Halt and Catch Fire S1E4: “Close to the Metal”

“Close to the Metal”

Directed by Johan Wenck   |   Written by Jonathon Lisco   |   43 min

BIOS Code gone missin’

By Colin Hart

7.7 / 10

It’s starting to settle in a little, I must admit.  Halt and Catch Fire, for all its problems, just may find a way to turn this thing around by the end of the season.

To wit: the characters are who they are, flaws intact.  Joe MacMillan is a poorly written character but he is the lead character and that is what creator’s Cantwell & Rogers have left us to deal with.  He still continues to be an insufferable Draperized ass, but he is getting a little easier to bear as the episodes count on.

Joe doesn’t do much this episode.  Well, he does set all the events in motion, but he just sits back and watches for the most part.  And this is bad writing.  Joe is now just operating as a plot device instead of a natural character.  Characters in a TV show exist to react to the plot, not to force its hand.

A journalist visits Cardiff Electronics and Joe machinates circumstances to get a better story.  Cameron is close to finishing her BIOS code but her computer crashes, or something like that (“disaster strikes”, so says Wikipedia’s plot summary), and she loses her data to the netherworld.  Of course, this was all master organized by Joe, in a plan that involved the secretary, a vacuum cleaner, and taking the real BIOS code copies himself.  Jigsaw-like in his foresight.  All to please a journalist (no, not like last episode’s pleasing, but for a second I thought he might do it again.  Wouldn’t put it past him.)

If anything, the plot serves Cameron well.  So far she’s been the punk’s punk who doesn’t care for nothing, nobody, with no fucks given.  It’s been a little grating, to tell the truth.  But her “loss” of the BIOS code does prove that she does care deeply for something: her work.  She nearly goes off the deep end in “Close to the Metal”, contemplating suicide and assuming the feeble position more than once.  Mackenzie Davis is able to adequately portray Cameron’s sensitive side, and the episode provides good character moments for the young Sheena.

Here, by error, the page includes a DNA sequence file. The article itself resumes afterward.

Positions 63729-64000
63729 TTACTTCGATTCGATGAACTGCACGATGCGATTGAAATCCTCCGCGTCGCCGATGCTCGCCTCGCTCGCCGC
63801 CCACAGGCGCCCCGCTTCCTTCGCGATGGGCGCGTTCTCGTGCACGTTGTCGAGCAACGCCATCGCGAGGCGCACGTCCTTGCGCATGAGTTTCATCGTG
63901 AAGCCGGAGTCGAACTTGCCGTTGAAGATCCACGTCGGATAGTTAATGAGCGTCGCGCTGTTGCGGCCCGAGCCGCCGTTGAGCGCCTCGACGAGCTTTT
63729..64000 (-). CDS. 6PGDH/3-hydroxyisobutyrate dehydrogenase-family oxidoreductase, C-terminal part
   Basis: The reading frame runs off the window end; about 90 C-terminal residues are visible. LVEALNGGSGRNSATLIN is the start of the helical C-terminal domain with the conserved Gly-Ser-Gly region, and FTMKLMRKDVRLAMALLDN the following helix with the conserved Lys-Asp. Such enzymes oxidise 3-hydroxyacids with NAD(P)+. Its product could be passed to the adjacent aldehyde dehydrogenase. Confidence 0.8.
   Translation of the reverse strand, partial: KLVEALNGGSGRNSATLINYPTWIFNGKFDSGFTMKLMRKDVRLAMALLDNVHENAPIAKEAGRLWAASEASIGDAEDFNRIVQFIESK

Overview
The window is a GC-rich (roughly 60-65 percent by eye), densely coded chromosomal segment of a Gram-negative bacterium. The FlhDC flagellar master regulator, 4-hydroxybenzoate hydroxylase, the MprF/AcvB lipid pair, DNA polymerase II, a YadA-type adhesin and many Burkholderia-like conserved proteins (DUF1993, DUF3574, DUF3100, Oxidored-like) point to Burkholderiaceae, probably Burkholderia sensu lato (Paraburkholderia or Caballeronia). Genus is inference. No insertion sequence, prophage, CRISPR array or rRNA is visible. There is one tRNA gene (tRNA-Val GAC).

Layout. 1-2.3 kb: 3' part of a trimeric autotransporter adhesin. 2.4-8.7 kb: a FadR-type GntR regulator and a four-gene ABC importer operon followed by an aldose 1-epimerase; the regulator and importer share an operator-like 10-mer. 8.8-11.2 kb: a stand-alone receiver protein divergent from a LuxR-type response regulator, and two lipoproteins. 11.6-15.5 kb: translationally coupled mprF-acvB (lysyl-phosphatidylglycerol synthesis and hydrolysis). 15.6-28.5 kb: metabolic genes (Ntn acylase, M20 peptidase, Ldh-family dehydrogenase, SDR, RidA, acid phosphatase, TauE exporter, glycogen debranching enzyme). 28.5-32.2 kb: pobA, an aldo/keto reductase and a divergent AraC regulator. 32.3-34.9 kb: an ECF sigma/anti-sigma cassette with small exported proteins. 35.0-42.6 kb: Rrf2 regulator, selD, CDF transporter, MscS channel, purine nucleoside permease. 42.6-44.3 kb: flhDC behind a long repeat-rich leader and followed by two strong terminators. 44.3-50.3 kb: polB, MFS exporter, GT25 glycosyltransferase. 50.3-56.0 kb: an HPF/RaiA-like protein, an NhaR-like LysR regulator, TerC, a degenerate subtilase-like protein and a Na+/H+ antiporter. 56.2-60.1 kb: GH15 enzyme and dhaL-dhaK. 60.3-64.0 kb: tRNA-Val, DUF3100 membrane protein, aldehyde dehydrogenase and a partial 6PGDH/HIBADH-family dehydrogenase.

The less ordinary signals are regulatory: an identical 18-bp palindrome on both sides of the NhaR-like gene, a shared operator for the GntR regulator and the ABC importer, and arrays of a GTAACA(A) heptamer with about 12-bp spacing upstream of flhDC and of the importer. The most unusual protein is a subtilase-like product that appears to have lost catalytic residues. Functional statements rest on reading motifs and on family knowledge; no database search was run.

In response to the organized “disaster”, Gordon berates Cameron and turns to his wife for help, with whom he had been arguing throughout the day (Matthew Weiner Prestige Playbook Chapter 4: “Marital Strife and an Anxious Wife”).  Donna immediately comes in and takes control of the situation—talking the talk, walking the walk (definitely walking the walk), and bossing the boss.

She shows her genius and recovers most of the BIOS code, impressing the gawking nerds and being a huge bitch to Cameron in the meantime, which makes me not like her.  She continues her office winning streak (she doesn’t work there) by ending the night discovering Joe’s deception.  She confronts him, tells Gordon, and ends up disgusted by both (“Well, did it work?” Gordon to Donna, in regards to Joe trying to get a good story for the press).

It appears so, “Close to the Metal” is the best Halt episode so far, which hopefully means a continued upward trajectory.  Despite obvious writing gaffes—forcing the plot and such—the show is starting to become a little more entertaining.


  • Bosworth lets Joe know that he is still the Big Boss by having some police officers randomly pull Joe over and give him the old gung-ho police brutality beatdown.  Joe takes it in stride.
  • Joe MacMillan, masochist?
Halt and Catch Fire S1E4: “Close to the Metal”

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